You’ve seen them used in Star Trek, Star Wars, and all sorts of other classic science fiction for decades. Now tractor beams are on the verge of becoming a reality, at least if NASA has its way. They’re funding a study of the technology, in the hope that developing it can reduce mission risk.
If you’re unfamiliar with how a tractor beam is supposed to work, here’s a quick thumbnail sketch. Tractor beams, in theory, are guided streams of energy which can be used to either attract or push away an object. In science fiction, for instance, the Enterprise would use a tractor beam to guide a stalled shuttlecraft safely into its hanger deck. NASA has similar uses in mind for the technology, should it become a reality.
The BBC says they’ve already narrowed it down to the three most likely ways to develop tractors. Here’s a quick breakdown of the three ways they plan to approach it…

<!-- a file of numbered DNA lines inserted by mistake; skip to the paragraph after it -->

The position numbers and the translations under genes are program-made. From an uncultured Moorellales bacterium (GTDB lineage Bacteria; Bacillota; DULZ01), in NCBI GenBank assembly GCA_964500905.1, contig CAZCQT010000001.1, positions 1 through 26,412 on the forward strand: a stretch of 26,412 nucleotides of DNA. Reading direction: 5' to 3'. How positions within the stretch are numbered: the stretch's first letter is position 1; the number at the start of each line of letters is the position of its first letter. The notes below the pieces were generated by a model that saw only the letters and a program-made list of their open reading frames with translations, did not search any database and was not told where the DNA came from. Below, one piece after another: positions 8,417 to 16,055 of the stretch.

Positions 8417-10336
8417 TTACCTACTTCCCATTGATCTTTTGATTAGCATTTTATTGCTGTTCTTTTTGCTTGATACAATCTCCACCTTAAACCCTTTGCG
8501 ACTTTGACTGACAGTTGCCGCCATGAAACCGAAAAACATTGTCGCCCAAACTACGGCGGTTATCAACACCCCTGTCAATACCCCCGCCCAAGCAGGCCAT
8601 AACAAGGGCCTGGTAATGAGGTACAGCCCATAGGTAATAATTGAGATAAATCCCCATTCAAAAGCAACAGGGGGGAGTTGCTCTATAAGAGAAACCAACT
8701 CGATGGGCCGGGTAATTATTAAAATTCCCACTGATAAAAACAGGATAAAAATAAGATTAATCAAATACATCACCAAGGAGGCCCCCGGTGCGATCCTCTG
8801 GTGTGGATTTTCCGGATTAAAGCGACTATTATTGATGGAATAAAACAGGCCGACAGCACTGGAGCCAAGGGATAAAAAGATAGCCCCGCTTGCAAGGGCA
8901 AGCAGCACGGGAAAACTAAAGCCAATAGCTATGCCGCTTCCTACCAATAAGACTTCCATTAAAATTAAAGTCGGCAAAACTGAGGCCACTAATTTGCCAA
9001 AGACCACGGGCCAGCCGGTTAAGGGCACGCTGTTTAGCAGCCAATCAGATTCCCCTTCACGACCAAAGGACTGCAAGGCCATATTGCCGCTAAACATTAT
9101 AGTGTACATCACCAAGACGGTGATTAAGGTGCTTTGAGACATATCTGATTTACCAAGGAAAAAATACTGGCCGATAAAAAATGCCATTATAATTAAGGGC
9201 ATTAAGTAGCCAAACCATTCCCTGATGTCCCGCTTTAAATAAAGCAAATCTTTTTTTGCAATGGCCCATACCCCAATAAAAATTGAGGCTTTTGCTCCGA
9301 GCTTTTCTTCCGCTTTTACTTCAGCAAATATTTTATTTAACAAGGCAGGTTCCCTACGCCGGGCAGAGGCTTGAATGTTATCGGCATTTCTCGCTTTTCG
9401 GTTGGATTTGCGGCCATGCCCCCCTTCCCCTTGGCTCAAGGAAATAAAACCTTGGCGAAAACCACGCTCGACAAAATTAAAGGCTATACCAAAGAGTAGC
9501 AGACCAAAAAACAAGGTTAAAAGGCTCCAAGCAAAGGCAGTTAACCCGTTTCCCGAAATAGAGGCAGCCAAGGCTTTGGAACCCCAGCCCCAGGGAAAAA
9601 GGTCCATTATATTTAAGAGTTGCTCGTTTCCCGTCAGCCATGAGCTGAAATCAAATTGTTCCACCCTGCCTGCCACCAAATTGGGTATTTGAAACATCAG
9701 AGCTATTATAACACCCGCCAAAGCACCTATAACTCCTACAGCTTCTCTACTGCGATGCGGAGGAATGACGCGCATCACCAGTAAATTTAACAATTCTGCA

OPTICAL TWEEZERS: Objects are trapped in the focus of one or two laser beams. The drawback to this method is that it will only work in an atmosphere.
SOLENOID BEAMS: A laser with the intensity of it focused around the beam in a spiral, instead of peaking in its center and then tailing off, like a normal laser. These have already worked in lab tests.
BESSEL BEAMS: A laser with intensity that rises and falls in peaks and troughs along the beam’s line. These haven’t been proven in lab experiments yet.
So how close is this to actually happening? NASA is investing only $100,000 which, in terms of research money, doesn’t sound like a lot. At least it’s a start, though it’s worth noting that all three methods, even if they work, will only have a very small effect. The effect they have is never going to be enough to duplicate what you may have seen being done with tractor beams in Star Trek. The hope here seems to be that once a proven method is found, they’ll be able to increase the power of the beams exponentially.